Tom McCall was governor of Oregon from 1967 to 1975.
He is probably best known for two things: 1) being the political godfather of Oregon's bottle bill and 2) for telling tourists "Come visit; don't stay."
At the time, when I was working for him, I thought that sharp elbow to the ribs of California tourists (because it was Californians the jab was aimed at; this was the era of the "Don't Californicate Oregon" movement) was merely campaign showmanship. After all, McCall was not a politician; he was an entertainer -- a political commentator on one of our local television news programs.
But he was serious. A liberal Republican, he did whatever he could to protect Oregon's environment -- including protecting the state from outsiders moving here. (He had a bit of the same spirit that seems to animate the current American president.) I suspect he would consider his efforts a failure if he could see the current steady stream of Priuses into the state.
That spirit is not dead. While walking through my brother's neighborhood, I caught a glimpse of two stickers low on a van's bumper. I had to stop to read them. And it was worth breaking my healthy steps pace.
It was almost as if Old Tom was walking amongst us again -- with the attitude of a Millennial. Nothing says 2017 like sarcasm.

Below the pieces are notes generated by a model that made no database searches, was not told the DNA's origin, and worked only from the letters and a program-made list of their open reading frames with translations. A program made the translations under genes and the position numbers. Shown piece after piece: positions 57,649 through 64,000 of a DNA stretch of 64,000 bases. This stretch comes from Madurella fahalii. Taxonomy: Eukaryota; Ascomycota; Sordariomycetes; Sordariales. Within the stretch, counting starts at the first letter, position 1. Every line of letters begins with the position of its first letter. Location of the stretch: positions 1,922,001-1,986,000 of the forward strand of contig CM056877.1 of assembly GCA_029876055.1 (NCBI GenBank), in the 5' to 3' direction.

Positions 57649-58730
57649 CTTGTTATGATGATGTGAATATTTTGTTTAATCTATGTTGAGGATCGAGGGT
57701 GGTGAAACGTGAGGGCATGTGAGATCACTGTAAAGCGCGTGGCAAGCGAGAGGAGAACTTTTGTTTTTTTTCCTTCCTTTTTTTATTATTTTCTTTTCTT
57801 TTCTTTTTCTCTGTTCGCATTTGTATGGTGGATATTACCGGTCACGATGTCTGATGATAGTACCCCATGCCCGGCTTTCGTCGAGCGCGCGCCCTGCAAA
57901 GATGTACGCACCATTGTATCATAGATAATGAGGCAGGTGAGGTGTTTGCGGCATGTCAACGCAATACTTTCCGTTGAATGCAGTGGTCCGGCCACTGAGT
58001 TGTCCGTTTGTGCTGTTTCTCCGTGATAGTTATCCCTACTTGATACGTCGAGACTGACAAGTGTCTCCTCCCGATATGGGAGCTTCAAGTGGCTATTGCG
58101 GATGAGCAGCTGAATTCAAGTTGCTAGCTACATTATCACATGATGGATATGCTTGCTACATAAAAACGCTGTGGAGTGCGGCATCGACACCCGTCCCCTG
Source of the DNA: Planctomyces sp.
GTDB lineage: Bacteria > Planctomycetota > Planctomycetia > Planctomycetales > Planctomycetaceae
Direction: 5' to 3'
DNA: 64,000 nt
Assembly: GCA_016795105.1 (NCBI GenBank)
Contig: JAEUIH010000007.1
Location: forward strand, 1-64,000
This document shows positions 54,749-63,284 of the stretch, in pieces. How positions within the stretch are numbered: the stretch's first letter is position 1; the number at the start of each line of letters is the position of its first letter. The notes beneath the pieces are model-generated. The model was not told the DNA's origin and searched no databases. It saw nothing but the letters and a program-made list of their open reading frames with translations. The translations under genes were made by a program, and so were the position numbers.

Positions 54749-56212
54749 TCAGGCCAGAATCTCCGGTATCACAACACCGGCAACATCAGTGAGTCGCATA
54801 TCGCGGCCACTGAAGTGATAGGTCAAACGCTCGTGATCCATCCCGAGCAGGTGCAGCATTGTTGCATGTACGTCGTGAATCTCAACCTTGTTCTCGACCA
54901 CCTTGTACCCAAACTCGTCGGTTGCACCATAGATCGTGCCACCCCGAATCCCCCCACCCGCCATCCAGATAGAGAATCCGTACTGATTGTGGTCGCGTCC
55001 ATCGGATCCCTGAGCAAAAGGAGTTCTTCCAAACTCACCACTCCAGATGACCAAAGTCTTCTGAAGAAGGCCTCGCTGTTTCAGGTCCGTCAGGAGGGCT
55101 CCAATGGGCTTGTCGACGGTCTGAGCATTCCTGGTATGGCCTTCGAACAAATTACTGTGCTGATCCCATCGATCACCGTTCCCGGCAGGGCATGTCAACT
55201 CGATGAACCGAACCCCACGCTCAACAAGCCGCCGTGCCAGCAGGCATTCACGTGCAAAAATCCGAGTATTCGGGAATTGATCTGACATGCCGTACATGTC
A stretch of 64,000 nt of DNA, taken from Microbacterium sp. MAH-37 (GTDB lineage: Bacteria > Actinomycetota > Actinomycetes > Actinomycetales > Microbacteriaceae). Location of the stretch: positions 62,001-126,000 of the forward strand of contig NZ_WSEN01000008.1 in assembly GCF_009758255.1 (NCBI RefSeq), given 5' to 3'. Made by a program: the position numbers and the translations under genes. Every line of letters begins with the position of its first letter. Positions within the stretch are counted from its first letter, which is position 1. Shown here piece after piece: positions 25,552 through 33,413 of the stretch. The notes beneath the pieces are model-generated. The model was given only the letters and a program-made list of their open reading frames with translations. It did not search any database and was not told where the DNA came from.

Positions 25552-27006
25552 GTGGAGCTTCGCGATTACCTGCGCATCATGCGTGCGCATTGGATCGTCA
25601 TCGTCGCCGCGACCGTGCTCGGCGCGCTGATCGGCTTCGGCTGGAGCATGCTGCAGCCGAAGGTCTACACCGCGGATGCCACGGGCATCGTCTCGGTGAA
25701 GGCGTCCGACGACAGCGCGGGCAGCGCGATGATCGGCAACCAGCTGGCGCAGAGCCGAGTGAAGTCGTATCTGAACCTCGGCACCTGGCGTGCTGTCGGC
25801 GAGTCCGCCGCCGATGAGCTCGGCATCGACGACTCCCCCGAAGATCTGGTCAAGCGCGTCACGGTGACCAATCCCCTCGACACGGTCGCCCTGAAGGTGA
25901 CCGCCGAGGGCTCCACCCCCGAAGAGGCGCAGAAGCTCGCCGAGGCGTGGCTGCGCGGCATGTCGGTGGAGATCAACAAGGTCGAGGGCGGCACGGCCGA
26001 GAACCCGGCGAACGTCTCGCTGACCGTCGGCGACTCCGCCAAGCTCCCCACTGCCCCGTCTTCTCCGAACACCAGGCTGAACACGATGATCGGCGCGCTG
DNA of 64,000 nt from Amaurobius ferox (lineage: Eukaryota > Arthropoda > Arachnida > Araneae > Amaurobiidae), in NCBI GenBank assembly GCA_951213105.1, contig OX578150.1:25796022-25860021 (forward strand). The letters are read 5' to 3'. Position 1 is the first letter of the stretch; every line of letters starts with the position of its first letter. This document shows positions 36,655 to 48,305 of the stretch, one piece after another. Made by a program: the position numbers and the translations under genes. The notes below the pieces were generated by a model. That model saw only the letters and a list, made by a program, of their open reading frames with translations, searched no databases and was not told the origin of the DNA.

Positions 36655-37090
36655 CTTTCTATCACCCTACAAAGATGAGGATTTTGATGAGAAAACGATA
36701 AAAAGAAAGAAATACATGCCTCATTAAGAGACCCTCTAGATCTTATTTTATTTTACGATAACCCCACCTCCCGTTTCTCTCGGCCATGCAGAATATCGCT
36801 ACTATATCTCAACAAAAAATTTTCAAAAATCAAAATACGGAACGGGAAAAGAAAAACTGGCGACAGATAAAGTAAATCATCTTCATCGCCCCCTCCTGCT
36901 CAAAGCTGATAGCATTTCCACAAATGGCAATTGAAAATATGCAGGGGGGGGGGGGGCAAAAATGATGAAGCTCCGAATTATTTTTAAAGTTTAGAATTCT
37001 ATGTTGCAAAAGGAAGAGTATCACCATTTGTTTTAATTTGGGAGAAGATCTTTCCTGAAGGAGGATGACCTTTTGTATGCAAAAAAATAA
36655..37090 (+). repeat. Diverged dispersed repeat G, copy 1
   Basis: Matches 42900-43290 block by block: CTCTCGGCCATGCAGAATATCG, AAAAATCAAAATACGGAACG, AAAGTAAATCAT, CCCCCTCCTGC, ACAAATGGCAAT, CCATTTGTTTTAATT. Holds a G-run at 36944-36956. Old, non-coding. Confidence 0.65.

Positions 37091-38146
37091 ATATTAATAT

Bend is now one of the fastest-growing cities in the country. And its housing prices are soaring even higher. Little bungalows are regularly selling for $300,000.
I know that would be a bargain in New York City or Vancouver. But this is little Bend. And a lot of that price inflation has been induced by California home equity money migrating north. It was McCall's nightmare.
There is a lot to preserve in Bend. I thought of that today when we visited the High Desert Museum south of town.
We had talked taking about a mountain hike this morning, but the temperatures have been higher here than they are in Barra de Navidad. A visit to the natural history museum seemed a good compromise.
And it was. The museum traces the development of the great desert basin that makes up a large portion of the western states. Bend sits on its western rim.
It is all there. The geological development. The Indian migration across the Bering land bridge by foot and canoe (even if you do not buy that partly-discredited theory). The evolution of Indian culture. The arrival of settlers. A fascinating exhibit on how federal money in World War Two turned an extractive economy into one based on technology. And a frank discussion of the bracero worker program with Mexico, the treatment of the Japanese after Pearl Harbor, the enlistment of Indians in the armed forces, and black troopers serving as firefighters.
Natural history museums are always a bit wistful. They remind us of what has been lost. But they also assure us our present would not be what it is without the past we have "lost."
Governor McCall was not my favorite politician. His view of the world was far too reliant on government involvement in the lives of a free people. And, for all of his King Lear railing, he could not stop the wave of immigration that has flooded Oregon. Some that may have improved the place.
But I am happy to be living elsewhere.